Thu, Mar 12, 2015 - Page 8 News List

Moving the concensus goalposts

By Parris Chang 張旭成

Furthermore, a large-scale flight of Taiwanese capital and relocation of production facilities to China have caused economic stagnation, a high jobless rate and a widening of the gap between the rich and the poor. Consequently, there is massive popular discontent and resentment about Ma’s pro-China policies.

In the hope of attending the APEC summit in Beijing in November last year, and to stage a historic meeting with Xi, Ma tilted further toward China’s framework. To show his support for the “one China” framework, Ma in 2013 said that Taiwan and the Chinese mainland were regions of China and cross-strait relations were not international relations.

However, Ma’s maneuvers boomeranged. Not only did he fail to secure an invitation to Xi’s party, his pro-China policies were also repudiated by the voters in November last year. The prospect of the KMT being voted out of power and the DPP taking over the government next year looms large.

To his chagrin, Xi belatedly discovered the defects of his predecessor Hu’s strategy to “buy” Taiwan. The strategy was designed to recruit and cultivate Taiwanese business tycoons so as to use these enablers to forge ahead Taiwan’s peaceful unification.

However, the strategy has backfired badly, as most Taiwanese strongly resent these compradors, who are corrupt and have monopolized the bonuses of cross-strait economic engagement, and perceive them to be potential quislings to help Beijing annex Taiwan.

Xi and his colleagues may be too embarrassed to admit it, but they now realize that they have been poorly informed and misled by their cadres about the real situation in Taiwan.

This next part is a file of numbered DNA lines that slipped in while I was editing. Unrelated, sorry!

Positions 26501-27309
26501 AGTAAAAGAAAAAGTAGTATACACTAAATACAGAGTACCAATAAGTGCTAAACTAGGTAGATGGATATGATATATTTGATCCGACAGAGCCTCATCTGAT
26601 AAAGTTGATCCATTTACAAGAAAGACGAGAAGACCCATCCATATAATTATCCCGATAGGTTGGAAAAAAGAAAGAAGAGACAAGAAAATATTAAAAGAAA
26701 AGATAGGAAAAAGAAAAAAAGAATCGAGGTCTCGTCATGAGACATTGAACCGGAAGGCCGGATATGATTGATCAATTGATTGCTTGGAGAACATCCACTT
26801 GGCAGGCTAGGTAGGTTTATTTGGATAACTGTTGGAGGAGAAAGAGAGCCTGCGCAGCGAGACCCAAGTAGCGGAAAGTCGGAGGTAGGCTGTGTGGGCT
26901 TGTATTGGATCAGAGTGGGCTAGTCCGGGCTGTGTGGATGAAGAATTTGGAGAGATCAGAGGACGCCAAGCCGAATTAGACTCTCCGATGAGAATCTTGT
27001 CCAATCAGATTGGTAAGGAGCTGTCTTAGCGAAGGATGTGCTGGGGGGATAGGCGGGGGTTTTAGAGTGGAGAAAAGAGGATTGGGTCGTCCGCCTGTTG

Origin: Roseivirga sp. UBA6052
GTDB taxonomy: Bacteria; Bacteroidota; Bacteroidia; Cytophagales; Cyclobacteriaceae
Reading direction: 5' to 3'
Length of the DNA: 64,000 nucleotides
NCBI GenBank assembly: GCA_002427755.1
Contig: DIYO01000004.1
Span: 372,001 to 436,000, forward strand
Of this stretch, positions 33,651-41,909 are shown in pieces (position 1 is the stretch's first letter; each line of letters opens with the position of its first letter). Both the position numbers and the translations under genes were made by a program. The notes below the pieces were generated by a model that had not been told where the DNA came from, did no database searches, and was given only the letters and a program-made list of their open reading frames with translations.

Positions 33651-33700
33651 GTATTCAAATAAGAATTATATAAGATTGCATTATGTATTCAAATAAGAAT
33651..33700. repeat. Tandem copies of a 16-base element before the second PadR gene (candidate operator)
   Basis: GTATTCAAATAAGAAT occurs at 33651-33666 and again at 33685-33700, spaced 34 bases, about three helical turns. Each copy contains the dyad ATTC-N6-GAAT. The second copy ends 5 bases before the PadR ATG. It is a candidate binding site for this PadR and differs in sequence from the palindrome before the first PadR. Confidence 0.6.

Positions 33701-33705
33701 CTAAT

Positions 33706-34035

Most of these cadres have neglected and ignored ordinary Taiwanese; instead they have been wined and dined by the rich and the powerful and, in the process, have become rich themselves. Beijing’s ongoing anti-corruption campaign should also investigate the cadres at the Taiwan Affairs Office.

It is imperative for Xi to liberate his thought and develop a new thinking; to reset Beijing’s policy on Taiwan.

The “1992 consensus” that Xi pitched to Taiwan’s pro-unifucation groups in September last year is shopworn and has no appeal to Taiwanese. The forefathers of Taiwanese were immigrants from China who left behind an old continent often ravaged by wars and oppression to seek a new and better life in this land. Their offspring have built an affluent nation — free, democratic and one which respects human rights.

In Taiwan, 60.6 percent of people identify themselves as Taiwanese, only 3.5 percent see themselves as Chinese and an overwhelming majority of the residents favor independence or the “status quo.”

Only a very small number of people aspire to living under China’s authoritarian rule. Most Singaporeans today are also the offspring of immigrants from China, and they have built a shining and prosperous independent nation, which is recognized by the Chinese.

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